Things I Know by Heart #SOL

My poem today is inspired by Emily Yamasaki’s post Core Memories on Ethical ELA’s #verselove April poetry writing challenge.

the exact spot you turn, turn, and plop into the crook of my legs in bed
the sound of Bubba's horn from across the lake
the time needed to boil the sugar, cocoa, milk and butter to the perfect consistency
the exact location where scar tissue replaces a lump
the eight digits pressed in order to reach you
the feel of the worn three panel leather ball resting in my hand
the sound of my father's whistle in a crowd
the boards that creak as I sneak out of your room
the woody scent of your cologne
the place between your ear and nose where I nuzzle you for a furry kiss
the blended sequence of breath and movement in a chaturanga
the harsh words spoken to me 40 years ago, 28 years ago, 3 years ago

If I Blink #SOL

my hands touch the warm rubber
hard, dried and cracking along the curves
I grab and pull back
one, two, threeee
my hand releases

if I blink, 
my mind transports to 20 years ago
our almost daily trips to this park
late mornings,to return home for lunch and naps

the rhythmic pushing 
feet high in the air
little fingers grabbing that same metallic chain

if I blink,
I see our red wagon filled with snacks and stuffed animals
and always pacifiers (extras just in case)
hands gripping the sides
bodies leaned back against the rails
traveling in style

chatter bounces around the playground
kids chase up, around, over, under
toddlers waddle with caretakers protecting their every move

if I blink,
you are exploring as hover and I predict your next step 
you are running to and fro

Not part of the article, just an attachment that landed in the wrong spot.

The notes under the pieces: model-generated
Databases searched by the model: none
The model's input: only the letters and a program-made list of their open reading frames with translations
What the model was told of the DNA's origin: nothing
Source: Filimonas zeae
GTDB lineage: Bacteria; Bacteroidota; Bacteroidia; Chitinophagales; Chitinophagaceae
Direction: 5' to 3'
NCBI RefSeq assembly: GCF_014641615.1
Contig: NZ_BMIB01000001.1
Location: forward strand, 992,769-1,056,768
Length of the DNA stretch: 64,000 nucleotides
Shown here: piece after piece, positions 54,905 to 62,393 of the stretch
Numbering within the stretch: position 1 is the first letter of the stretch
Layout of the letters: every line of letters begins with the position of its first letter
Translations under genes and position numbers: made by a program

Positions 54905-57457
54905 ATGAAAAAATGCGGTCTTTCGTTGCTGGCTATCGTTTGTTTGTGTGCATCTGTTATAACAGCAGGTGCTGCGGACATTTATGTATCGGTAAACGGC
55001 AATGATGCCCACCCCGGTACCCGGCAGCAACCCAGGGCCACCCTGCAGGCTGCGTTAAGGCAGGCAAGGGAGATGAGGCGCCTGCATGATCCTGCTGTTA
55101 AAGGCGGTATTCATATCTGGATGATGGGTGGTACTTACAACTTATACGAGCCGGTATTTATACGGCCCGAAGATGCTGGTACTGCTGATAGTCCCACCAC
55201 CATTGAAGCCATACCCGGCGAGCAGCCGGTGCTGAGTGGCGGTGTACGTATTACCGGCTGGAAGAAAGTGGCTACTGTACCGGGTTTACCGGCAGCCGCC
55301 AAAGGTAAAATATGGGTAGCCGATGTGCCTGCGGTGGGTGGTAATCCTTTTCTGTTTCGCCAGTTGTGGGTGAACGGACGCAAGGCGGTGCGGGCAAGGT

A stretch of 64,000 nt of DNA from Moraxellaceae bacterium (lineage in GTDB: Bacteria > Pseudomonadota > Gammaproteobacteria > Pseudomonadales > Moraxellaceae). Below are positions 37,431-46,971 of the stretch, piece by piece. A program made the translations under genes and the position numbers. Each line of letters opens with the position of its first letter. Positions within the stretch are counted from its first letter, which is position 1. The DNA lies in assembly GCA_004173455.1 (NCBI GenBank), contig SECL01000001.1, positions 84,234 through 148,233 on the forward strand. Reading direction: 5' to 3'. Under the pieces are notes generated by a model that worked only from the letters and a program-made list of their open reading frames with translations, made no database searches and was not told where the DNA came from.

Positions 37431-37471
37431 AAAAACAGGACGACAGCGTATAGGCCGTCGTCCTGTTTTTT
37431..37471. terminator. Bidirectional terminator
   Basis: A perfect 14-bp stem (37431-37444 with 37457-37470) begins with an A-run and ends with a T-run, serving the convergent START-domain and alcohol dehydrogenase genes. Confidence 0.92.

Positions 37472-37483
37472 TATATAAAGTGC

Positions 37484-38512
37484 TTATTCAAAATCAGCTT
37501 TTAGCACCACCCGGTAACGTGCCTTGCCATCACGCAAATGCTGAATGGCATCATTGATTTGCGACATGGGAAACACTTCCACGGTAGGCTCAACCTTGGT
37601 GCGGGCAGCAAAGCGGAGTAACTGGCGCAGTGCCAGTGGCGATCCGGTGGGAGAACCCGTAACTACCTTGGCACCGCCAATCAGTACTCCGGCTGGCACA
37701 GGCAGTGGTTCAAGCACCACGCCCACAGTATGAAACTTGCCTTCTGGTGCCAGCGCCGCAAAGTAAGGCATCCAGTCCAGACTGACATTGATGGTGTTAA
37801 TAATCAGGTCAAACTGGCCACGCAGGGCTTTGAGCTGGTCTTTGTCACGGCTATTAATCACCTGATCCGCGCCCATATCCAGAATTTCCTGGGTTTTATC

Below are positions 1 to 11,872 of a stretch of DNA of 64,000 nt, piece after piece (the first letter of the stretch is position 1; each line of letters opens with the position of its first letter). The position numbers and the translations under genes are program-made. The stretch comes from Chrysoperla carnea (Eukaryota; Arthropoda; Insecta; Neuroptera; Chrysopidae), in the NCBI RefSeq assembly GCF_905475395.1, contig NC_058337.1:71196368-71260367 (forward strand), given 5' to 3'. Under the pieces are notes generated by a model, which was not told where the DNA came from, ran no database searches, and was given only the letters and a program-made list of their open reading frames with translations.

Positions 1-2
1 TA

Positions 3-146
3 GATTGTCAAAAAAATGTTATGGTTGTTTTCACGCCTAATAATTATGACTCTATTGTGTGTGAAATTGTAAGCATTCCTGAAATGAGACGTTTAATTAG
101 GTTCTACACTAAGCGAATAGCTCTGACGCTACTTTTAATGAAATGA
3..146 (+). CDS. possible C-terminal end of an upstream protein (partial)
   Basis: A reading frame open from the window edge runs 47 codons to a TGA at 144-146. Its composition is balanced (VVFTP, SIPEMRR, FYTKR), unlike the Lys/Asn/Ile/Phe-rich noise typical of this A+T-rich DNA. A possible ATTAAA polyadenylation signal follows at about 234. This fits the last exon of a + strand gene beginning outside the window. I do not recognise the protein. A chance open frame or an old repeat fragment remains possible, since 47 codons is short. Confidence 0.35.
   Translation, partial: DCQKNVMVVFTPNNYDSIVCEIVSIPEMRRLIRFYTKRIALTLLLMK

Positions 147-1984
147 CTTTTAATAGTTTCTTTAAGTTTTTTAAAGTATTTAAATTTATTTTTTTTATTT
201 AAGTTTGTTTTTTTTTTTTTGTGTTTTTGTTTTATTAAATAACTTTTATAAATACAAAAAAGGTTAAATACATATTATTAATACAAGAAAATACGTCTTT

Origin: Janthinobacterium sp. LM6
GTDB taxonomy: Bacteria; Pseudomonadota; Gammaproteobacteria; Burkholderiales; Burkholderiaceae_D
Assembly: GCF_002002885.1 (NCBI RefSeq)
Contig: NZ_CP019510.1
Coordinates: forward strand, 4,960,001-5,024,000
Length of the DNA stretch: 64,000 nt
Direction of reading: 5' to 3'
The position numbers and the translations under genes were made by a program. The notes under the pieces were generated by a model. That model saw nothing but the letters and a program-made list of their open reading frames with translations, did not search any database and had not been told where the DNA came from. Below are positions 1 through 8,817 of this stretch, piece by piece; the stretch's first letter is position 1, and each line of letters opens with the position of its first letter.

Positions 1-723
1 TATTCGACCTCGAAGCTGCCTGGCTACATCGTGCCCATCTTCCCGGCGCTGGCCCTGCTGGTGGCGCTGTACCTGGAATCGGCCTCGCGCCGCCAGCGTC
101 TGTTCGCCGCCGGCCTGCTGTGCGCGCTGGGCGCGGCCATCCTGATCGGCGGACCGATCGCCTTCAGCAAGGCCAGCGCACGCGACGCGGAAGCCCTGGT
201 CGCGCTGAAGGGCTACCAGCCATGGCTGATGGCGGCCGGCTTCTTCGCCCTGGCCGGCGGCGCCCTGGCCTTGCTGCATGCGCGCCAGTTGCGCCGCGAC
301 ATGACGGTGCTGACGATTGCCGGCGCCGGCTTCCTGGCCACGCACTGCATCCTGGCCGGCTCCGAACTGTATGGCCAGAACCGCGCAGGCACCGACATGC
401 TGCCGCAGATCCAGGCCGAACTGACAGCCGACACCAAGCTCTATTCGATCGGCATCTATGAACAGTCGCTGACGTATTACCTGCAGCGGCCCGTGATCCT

playing with friends, plotting your games

You've grown too old for this
I begin again with the next generation
But, oh how I savor the memories of old
if I blink

A morning at Donner with my great nephew

The White Swing #SOL21

Inspired by Leigh Anne Eck’s post about her porch, I got to thinking about the two houses I’ve lived in that have front porch swings.

Orchard Lane–It was a white swing with hard wooden slats. Not comfortable at all, yet I would spend hours on it, swinging and reading. I remember the creak the chain would make as I moved forward and back. I remember the prickly green artificial grass carpet as my feet slid back and forth along its cool bristly surface. I remember the way I would curl up on the swing, my body cramped into an awkward shape with my head on the wooden arm rest. We didn’t have central air conditioning, so in the summer the front porch swing was one of the coolest places to be. We lived a short distance from the library, so many afternoons were spent visiting the library and returning home to read on the porch swing. It might be a Judy Blume book or the next book in the Flowers in the Attic series. Hours would pass. Page after page would turn. I was so content on that white swing.